Paris-New York: From Fénéon to Vallotton — When writers, artists, and anarchists came together for a new revue and a new world

Feneon Vallotton street scene in ParisFrom the exhibition Félix Vallotton: Painter of Disquiet, running through January 26 at the Metropolitan Museum of Art: Félix Vallotton, “Street Scene in Paris,” 1895.  Gouache and oil on cardboard, 35.9 × 29.5 cm. The Metropolitan Museum of Art, New York, Robert Lehman Collection, 1975.

by Paul Ben-Itzak
Introduction and translations copyright Paul Ben-Itzak
The Dance Insider & Arts Voyager

To conclude our celebration of the Orsay museum’s monumental, cross-genre exhibition Félix Fénéon (1861-1944): Les temps nouveaux, de Seurat à Matisse, running through January 27, and which touches on the (re)genesis of Modern Art, Anarchism, Literature, and the Avant-Garde in general, and having already translated Michel Ragon‘s article on Fénéon from his “Dictionary of Anarchism,” we thought we’d translate Maurice Raynal’s article from “Dictionnaire de la peinture moderne” (copyright Fernand Hazan, 1954) on La Revue Blanche, which collated all of these elements, interests, and agendas and whose cover, by Pierre Bonnard, features in the exhibition. (See below.) As another Felix, Vallotton, figured in both Fénéon’s and the Revue Blanche’s universe, in addition to art from the Orsay exhibition we’re also including here images of Vallotton’s oeuvre featured in the Metropolitan Museum of Art’s exhibition  Félix Vallotton: Painter of Disquiet, which closes January 26.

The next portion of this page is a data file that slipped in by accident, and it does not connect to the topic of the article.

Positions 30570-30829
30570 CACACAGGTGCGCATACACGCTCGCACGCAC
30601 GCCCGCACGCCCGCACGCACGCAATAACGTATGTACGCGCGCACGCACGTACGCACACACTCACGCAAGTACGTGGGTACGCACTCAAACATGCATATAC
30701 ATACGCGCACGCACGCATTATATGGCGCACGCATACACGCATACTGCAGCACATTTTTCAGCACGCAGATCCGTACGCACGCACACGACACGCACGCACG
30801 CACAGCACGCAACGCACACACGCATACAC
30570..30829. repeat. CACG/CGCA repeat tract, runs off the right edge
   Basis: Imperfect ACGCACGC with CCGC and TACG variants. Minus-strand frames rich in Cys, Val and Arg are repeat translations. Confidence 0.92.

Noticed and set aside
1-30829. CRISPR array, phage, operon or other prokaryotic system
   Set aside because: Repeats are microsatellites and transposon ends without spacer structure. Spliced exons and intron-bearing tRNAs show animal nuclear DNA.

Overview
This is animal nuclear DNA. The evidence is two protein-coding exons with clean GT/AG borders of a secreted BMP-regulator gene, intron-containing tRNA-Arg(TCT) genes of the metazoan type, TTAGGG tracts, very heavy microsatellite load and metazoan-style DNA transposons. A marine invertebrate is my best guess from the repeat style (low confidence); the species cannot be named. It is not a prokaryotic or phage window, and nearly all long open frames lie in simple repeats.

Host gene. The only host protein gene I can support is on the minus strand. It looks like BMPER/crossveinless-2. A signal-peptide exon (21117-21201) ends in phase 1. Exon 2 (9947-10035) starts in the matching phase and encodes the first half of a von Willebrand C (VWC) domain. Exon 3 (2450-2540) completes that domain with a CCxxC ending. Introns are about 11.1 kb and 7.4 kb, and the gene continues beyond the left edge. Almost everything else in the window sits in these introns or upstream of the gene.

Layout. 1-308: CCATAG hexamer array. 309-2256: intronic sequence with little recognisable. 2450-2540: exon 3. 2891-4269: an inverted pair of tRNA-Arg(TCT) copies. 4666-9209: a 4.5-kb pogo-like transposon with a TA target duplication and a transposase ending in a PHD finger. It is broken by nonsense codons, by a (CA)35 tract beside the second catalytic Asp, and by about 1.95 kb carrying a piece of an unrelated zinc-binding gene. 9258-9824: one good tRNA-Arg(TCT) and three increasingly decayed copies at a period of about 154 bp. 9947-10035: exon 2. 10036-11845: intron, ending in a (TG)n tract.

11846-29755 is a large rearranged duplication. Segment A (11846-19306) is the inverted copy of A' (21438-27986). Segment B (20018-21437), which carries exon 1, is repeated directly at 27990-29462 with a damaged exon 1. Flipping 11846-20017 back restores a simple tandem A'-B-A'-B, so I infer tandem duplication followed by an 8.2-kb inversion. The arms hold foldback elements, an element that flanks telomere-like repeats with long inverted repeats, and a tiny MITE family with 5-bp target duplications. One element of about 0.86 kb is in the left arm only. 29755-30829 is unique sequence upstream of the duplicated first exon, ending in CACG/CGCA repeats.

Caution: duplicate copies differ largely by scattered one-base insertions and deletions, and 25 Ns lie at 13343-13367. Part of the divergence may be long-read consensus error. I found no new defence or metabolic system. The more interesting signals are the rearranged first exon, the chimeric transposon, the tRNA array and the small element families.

Eleven images from art featured in both exhibitions will, thus, intersect and illustrate our translation of Raynal’s text. Both follow immediately.

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